In our recent round of grantmaking, EWE Spirit Foundation added Light House to our list of grant recipients. We’re proud to be supporting the meaningful work this organization is doing, as exemplified by this story:
Just weeks before the Covid-19 crisis began, Cynthia’s landlord decided to sell her small rental
apartment. She couldn’t find an affordable alternative, so she and her two children moved into
a hotel. At the time, she was working full-time in a warehouse, and her oldest daughter was
providing food-delivery services, but their combined income barely covered their daily living
expenses and nightly hotel cost. Cynthia did not have a local family network to turn to for help. With no time or energy to find better housing, she feared that they’d soon be living out of their car.
The family lived on the brink of homelessness for six stressful months before a hotel manager
told her about the Light House, a nonprofit organization providing a wide variety of services not only to address homelessness but also to prevent it. Scared and exhausted, Cynthia visited the Light House’s Safe Harbour Resource Center. While waiting to meet a case worker, she was given a meal and a winter needs bag, filled with thick socks, a scarf, gloves and a warm yellow hoodie that she still wears today.
The Light House staff gave Cynthia food, clothing, toiletries and a hotel voucher to use until
they could help her find affordable housing. Once her family was securely housed again, she
was able to attend and graduate from the organization’s employment training program,
designed to help clients work up to more stable employment and housing situations.
Looking back on her difficult experience, Cynthia remembers, “I had not been able to talk to
anyone honestly about what my family was going through. As I was talking to [the case worker], I just started to cry. She was so kind and helped me think through what solutions we could focus on together.”
As in Cynthia’s case, one of the biggest hurdles for families teetering on the edge of
homelessness is trust. Since 1989, the Light House has developed effective methods for building trust in the community, so they can often intervene before clients suffer from the snowball effects of losing housing. “It frequently starts with just a warm shower and a meal,” says Jo Ann Mattson, executive director of the organization, which offers emergency shelter for 45 individuals and up to five families; operates five transitional housing properties; distributes healthy pantry items and vital basic need items to thousands of food-insecure neighbors; and runs an innovative, public-facing restaurant that provides training and work opportunities to clients.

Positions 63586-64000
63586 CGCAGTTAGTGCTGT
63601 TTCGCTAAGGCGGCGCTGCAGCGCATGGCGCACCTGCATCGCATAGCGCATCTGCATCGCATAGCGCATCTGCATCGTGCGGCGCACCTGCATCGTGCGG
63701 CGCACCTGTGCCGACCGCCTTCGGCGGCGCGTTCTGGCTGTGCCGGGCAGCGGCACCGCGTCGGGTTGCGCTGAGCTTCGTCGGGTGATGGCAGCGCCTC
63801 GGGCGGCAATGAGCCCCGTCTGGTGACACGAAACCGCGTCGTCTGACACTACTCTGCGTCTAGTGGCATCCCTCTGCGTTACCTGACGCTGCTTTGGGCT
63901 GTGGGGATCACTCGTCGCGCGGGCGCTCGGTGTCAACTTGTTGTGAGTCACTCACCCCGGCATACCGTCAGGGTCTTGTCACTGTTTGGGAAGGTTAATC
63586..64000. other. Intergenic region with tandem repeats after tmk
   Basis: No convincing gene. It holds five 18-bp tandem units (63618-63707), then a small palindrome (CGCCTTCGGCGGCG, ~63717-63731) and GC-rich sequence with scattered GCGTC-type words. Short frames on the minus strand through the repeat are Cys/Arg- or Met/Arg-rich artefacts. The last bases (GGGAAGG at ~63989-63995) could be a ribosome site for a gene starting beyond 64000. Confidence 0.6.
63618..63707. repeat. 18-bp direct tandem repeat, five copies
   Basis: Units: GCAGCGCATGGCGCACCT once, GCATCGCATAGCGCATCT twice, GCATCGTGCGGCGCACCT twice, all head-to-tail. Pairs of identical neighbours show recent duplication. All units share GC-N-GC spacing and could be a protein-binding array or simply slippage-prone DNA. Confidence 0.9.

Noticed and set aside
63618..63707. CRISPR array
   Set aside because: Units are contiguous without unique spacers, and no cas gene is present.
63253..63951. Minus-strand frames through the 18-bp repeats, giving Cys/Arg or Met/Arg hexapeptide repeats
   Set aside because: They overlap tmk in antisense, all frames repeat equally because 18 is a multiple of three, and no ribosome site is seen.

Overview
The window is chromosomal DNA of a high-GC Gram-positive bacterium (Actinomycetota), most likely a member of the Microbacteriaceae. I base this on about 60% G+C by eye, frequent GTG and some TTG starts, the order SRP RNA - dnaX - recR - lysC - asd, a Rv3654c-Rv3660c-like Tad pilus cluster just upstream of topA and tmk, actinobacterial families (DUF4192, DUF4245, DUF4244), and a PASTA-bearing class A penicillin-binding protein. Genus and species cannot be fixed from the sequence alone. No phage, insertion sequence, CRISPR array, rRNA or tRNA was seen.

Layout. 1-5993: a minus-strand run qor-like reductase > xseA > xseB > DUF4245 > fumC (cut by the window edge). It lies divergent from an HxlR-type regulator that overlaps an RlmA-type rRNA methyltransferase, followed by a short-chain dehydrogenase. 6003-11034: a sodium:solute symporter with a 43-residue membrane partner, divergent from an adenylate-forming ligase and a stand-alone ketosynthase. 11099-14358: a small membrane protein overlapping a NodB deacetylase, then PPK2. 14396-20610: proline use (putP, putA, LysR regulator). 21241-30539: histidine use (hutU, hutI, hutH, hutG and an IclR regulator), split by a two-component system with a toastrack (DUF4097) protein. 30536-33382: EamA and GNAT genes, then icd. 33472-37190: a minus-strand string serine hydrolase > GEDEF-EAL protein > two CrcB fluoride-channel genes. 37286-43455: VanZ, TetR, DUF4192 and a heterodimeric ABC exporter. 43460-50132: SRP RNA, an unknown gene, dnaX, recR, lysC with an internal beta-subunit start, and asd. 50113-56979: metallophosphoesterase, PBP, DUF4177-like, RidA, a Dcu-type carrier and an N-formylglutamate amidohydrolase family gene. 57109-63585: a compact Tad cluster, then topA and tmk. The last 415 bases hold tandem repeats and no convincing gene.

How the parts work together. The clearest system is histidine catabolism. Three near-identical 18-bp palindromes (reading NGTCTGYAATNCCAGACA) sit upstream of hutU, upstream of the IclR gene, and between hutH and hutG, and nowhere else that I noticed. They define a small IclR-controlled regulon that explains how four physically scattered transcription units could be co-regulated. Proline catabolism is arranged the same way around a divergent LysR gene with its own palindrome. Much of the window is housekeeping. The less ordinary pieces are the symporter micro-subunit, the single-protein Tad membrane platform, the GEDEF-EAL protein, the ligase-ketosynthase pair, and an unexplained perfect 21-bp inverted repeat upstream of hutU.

When the pandemic began, the Light House Bistro took on the food services that hundreds of
volunteers provide in normal years. In 2020 alone, the Light House served more than 80,000
meals, moved more than 83 shelter residents and homeless community clients into safe,
permanent housing, and stabilized more than 385 households that were unsheltered,
chronically homeless or at risk of homelessness.
“Since the Covid-19 crisis began, individuals and families struggling with homelessness have
turned to The Light House in record numbers,” says Jo Ann. “Keeping up with this increase in
demand has been a challenge, and we are deeply grateful to the EWE Spirit Foundation for
partnering with us during this difficult time. Their generous donation to our programs and
services will help provide the food, shelter, case management and hope our struggling
neighbors so desperately need as we continue to face this crisis together.”